Citicoline increases glucose metabolism in the brain and cerebral blood flow. 
Cocaine dependence is associated with depleted dopamine levels in the central nervous system. In cocaine-dependent individuals citicoline increases brain dopamine levels and reduces cravings.
In the general population citicoline increases brain responses to food stimuli, specifically in the amygdala, insula, and lateral orbitofrontal cortex, which correlate with decreased appetite.
The brain prefers to use choline to synthesize acetylcholine. This limits the amount of choline available to synthesize phosphatidylcholine. When the availability of choline is low or the need for acetylcholine increases, phospholipids containing choline can be catabolized from neuronal membranes. These phospholipids include sphingomyelin and phosphatidylcholine. 
Food sources of Choline
- Collard Greens
Links for food sources of choline:
- Watanabe S, Kono S, Nakashima Y, Mitsunobu K, Otsuki S (1975). “Effects of various cerebral metabolic activators on glucose metabolism of brain”. Folia Psychiatrica et Neurologica Japonica. 29 (1): 67–76.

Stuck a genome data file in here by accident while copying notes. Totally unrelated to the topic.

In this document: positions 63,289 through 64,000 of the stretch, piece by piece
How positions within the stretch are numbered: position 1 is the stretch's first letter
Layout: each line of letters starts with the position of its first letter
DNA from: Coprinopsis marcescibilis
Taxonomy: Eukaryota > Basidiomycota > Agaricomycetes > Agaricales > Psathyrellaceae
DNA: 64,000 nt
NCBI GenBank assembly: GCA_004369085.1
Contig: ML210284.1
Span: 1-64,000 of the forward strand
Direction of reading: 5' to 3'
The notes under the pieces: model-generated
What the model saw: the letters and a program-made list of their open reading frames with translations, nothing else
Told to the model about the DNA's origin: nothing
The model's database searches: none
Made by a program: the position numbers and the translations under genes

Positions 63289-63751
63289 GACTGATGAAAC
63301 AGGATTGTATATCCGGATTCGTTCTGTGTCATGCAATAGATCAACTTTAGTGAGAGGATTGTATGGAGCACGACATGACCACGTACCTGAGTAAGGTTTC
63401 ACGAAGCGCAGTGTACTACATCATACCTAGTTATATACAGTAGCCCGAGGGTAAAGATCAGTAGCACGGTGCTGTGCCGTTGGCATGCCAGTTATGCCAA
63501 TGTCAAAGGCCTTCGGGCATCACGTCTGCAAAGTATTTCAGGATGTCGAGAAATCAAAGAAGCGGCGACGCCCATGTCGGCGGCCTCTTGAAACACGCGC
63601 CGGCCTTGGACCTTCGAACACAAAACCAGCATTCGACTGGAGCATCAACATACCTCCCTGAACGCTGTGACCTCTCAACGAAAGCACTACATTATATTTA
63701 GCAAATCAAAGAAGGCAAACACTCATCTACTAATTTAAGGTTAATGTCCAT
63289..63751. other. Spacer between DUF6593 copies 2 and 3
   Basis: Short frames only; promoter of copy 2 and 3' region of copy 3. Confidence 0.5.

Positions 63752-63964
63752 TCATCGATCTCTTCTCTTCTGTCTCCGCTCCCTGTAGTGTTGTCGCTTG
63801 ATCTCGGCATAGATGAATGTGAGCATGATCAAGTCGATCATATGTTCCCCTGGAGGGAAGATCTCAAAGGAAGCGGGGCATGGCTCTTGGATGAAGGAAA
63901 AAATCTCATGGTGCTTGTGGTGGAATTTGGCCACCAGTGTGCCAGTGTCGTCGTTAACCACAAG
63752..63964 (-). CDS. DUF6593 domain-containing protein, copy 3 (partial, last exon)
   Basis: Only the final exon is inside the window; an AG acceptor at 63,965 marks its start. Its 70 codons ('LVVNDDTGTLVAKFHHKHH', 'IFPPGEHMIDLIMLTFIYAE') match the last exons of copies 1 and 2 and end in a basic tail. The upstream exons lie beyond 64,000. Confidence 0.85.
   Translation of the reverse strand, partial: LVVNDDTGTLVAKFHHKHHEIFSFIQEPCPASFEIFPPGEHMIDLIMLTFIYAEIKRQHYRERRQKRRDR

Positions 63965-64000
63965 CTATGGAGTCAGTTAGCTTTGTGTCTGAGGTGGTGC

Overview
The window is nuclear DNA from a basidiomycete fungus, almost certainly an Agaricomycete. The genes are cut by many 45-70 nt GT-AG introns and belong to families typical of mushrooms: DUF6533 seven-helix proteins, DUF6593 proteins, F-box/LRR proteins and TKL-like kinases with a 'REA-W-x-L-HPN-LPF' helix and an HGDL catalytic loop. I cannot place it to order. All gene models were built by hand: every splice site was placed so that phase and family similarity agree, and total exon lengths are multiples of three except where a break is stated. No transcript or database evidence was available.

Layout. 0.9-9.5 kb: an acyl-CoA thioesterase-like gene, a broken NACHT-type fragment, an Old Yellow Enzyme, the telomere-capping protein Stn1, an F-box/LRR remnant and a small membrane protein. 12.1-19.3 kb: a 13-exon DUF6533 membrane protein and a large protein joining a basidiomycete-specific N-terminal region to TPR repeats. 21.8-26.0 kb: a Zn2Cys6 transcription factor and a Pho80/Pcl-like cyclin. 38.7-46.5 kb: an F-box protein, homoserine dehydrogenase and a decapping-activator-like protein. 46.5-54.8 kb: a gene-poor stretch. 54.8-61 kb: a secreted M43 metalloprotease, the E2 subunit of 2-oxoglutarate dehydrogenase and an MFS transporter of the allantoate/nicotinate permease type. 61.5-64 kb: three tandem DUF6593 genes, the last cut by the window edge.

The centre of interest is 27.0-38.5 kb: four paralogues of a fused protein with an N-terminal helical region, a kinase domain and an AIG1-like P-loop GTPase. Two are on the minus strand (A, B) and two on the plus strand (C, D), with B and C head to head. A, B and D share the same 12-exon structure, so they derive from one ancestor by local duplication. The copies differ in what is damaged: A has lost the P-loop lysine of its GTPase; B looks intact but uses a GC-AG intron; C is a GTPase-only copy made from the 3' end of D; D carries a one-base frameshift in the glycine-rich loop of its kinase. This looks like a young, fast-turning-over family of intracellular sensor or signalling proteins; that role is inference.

- Renshaw PF, Daniels S, Lundahl LH, Rogers V, Lukas SE (Feb 1999). “Short-term treatment with citicoline (CDP-choline) attenuates some measures of craving in cocaine-dependent subjects: a preliminary report”. Psychopharmacology. 142 (2): 132–8.
- Killgore WD, Ross AJ, Kamiya T, Kawada Y, Renshaw PF, Yurgelun-Todd DA (Jan 2010). “Citicoline affects appetite and cortico-limbic responses to images of high-calorie foods”. The International Journal of Eating Disorders. 43 (1): 6–13.
- Adibhatla RM, Hatcher JF, Dempsey RJ (Jan 2002). “Citicoline: neuroprotective mechanisms in cerebral ischemia”. Journal of Neurochemistry. 80 (1): 12–23.